B.1. Icart Method
The following Sage program implements hash_to_curve_icart(alpha) for
P-384.
p = 394020061963944792122790401001436138050797392704654466679482934042 \
45721771496870329047266088258938001861606973112319
F = GF(p)
A = p - 3
B = 0xb3312fa7e23ee7e4988e056be3f82d19181d9c6efe8141120314088f5013875a \
c656398d8a2ed19d2a85c8edd3ec2aef
q = 394020061963944792122790401001436138050797392704654466679469052796 \
27659399113263569398956308152294913554433653942643
E = EllipticCurve([F(A), F(B)])
g = E(0xaa87ca22be8b05378eb1c71ef320ad746e1d3b628ba79b9859f741e082542a \
385502f25dbf55296c3a545e3872760ab7, \
0x3617de4a96262c6f5d9e98bf9292dc29f8f41dbd289a147ce9da3113b5f0b8c0 \
0a60b1ce1d7e819d7a431d7c90ea0e5f)
E.set_order(q)
def icart(u):
u = F(u)
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v = (3*A - u^4)//(6*u)
x = (v^2 - B - u^6/27)^((2*p-1)//3) + u^2/3
y = u*x + v
return E(x, y)
def icart_straight(u):
u = F(u)
u2 = u ^ 2
t2 = u2 ^ 2
assert t2 == u^4
v1 = 3 * A
v1 = v1 - t2
t1 = 6 * u
t3 = t1 ^ (-1)
v = v1 * t3
assert v == (3 * A - u^4) // (6 * u)
x = v ^ 2
x = x - B
assert x == (v^2 - B)
t1 = F(27) ^ (-1)
t1 = t1 * u2
t1 = t1 * t2
assert t1 == ((u^6) / 27)
x = x - t1
t1 = (2 * p) - 1
t1 = t1 / 3
assert t1 == ((2*p) - 1) / 3
x = x ^ t1
t2 = u2 / 3
x = x + t2
y = u * x
y = y + v
return E(x, y)
B.2. Shallue-Woestijne-Ulas Method
((TODO: write this section))
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B.3. Simplified SWU Method
The following Sage program implements hash_to_curve_swu(alpha) for
P-256.
p = 115792089210356248762697446949407573530086143415290314195533631308 \
867097853951
F = GF(p)
A = F(p - 3)
B = F(ZZ("5ac635d8aa3a93e7b3ebbd55769886bc651d06b0cc53b0f63bce3c3e27d2 \
604b", 16))
E = EllipticCurve([A, B])
def simple_swu(alpha):
t = F(alpha)
alpha = -(t^2)
frac = (1 / (alpha^2 + alpha))
x2 = (-B / A) * (1 + frac)
x3 = alpha * x2
h2 = x2^3 + A * x2 + B
h3 = x3^3 + A * x3 + B
if is_square(h2):
return E(x2, h2^((p + 1) // 4))
else:
return E(x3, h3^((p + 1) // 4))
def simple_swu_straight(alpha):
t = F(alpha)
alpha = t^2
alpha = alpha * -1
right = alpha^2 + alpha
right = right^(-1)
right = right + 1
left = B * -1
left = left / A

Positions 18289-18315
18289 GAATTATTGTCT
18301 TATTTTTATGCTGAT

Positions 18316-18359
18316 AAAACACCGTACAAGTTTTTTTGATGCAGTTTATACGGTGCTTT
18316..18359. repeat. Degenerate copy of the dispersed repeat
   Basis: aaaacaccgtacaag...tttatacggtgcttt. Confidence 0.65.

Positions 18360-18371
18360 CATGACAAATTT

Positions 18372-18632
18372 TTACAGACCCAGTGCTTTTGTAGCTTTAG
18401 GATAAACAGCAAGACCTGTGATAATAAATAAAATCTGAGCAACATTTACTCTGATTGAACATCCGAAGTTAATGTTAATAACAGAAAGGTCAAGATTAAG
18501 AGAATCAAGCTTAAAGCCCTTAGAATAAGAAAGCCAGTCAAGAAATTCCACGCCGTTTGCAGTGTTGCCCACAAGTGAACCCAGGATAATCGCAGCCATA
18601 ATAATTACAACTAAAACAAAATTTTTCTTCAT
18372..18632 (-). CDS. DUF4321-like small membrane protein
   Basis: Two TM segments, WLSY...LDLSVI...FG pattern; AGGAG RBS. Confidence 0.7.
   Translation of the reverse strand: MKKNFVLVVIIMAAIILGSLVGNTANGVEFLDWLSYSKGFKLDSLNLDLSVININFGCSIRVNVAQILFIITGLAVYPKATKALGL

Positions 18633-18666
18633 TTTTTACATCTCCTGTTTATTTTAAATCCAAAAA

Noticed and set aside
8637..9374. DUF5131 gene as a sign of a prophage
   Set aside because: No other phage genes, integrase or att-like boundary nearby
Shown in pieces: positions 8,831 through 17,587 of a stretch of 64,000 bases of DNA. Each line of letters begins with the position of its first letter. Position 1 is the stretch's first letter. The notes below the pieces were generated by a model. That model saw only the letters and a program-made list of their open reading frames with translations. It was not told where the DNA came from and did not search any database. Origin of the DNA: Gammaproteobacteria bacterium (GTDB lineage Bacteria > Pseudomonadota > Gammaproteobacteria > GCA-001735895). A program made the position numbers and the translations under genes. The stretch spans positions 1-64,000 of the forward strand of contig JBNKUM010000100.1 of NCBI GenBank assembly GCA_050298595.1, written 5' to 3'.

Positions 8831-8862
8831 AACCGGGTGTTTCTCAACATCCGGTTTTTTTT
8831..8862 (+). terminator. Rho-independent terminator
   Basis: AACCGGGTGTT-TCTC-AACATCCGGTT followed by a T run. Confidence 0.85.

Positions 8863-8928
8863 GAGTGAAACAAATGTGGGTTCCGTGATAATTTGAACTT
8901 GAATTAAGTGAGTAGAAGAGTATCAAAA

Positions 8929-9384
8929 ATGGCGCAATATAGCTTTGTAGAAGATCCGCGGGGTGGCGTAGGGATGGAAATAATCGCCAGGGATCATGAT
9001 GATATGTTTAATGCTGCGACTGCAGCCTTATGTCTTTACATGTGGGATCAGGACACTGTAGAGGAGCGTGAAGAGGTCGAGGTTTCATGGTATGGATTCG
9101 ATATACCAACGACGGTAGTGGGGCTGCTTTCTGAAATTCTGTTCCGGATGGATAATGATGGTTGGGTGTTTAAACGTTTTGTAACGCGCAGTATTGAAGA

x2 = left * right
x3 = alpha * x2
h2 = x2 ^ 3
i2 = x2 * A
i2 = i2 + B
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h2 = h2 + i2
h3 = x3 ^ 3
i3 = x3 * A
i3 = i3 + B
h3 = h3 + i3
y1 = h2^((p + 1) // 4)
y2 = h3^((p + 1) // 4)
# Is it square?
e = y1^2 == h2
x = x2
if e != 1:
x = x3
y = y1
if e != 1:
y = y2
return E(x, y)
B.4. Elligator2 Method
The following Sage program implements hash_to_curve_elligator2(alpha)
for Curve25519.
p = 2**255 - 19
F = GF(p)
A = 486662
B = 1
E = EllipticCurve(F, [0, A, 0, 1, 0])
def curve25519(x):
return x^3 + (A * x^2) + x
def elligator2(alpha):
r = F(alpha)
# u is a fixed nonsquare value, eg -1 if p==3 mod 4.
u = F(2) # F(2)
assert(not u.is_square())
# If f(-A/(1+ur^2)) is square, return its square root.
# Else, return the square root of f(-Aur^2/(1+ur^2)).
x = -A / (1 + (u * r^2))
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y = curve25519(x)
if y.is_square(): # is this point square?
y = y.square_root()
else:
x = (-A * u * r^2) / (1 + (u * r^2))
y = curve25519(x).square_root()
return (x, curve25519(x))
def elligator2_straight(alpha):
r = F(alpha)
r = r^2
r = r * 2
r = r + 1
r = r^(-1)
v = A * r
v = v * -1 # d
v2 = v^2
v3 = v * v2
e = v3 + v
v2 = v2 * A
e = v2 + e
# Legendre symbol
e = e^((p - 1) / 2)
nv = v * -1
if e != 1:
v = nv
v2 = 0
if e != 1:
v2 = A
u = v - v2
return (u, curve25519(u))
Authors' Addresses
Sullivan & Wood Expires September 6, 2018 [Page 17]
Internet-Draft hash-to-curve March 2018
Nick Sullivan
Cloudflare
101 Townsend St
San Francisco
United States of America
Email: nick@cloudflare.com
Christopher A. Wood
Apple Inc.
One Apple Park Way
Cupertino, California 95014
United States of America
Email: cawood@apple.com
Sullivan & Wood Expires September 6, 2018 [Page 18]